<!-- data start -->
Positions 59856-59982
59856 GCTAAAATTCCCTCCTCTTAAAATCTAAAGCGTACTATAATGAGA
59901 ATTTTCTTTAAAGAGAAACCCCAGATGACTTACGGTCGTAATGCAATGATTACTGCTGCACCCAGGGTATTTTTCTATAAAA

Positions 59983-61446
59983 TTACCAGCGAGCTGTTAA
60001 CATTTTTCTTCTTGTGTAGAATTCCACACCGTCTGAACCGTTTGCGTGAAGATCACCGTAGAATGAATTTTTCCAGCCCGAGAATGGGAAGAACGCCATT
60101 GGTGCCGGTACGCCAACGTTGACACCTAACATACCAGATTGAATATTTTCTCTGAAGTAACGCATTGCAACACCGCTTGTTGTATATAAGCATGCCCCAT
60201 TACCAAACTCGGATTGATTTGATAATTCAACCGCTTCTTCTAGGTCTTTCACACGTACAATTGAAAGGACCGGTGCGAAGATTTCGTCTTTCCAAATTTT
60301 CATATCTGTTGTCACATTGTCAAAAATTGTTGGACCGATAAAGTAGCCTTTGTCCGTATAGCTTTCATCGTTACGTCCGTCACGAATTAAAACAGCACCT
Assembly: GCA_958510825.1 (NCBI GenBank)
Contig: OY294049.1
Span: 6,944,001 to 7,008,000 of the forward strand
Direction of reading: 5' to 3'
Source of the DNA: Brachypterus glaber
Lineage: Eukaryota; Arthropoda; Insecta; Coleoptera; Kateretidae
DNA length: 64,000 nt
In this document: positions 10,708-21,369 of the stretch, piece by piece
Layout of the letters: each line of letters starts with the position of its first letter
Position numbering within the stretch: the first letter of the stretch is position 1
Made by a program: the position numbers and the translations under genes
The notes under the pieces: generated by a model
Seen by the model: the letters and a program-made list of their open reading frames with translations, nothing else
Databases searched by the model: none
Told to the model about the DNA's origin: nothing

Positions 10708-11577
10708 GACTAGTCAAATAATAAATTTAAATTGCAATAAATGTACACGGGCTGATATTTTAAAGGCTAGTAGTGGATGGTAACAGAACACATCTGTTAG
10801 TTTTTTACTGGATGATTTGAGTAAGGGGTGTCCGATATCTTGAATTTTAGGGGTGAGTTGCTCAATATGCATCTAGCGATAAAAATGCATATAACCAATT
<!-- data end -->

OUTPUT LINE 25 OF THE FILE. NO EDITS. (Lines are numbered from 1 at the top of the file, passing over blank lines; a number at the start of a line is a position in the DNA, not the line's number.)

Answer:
Positions 10708-11577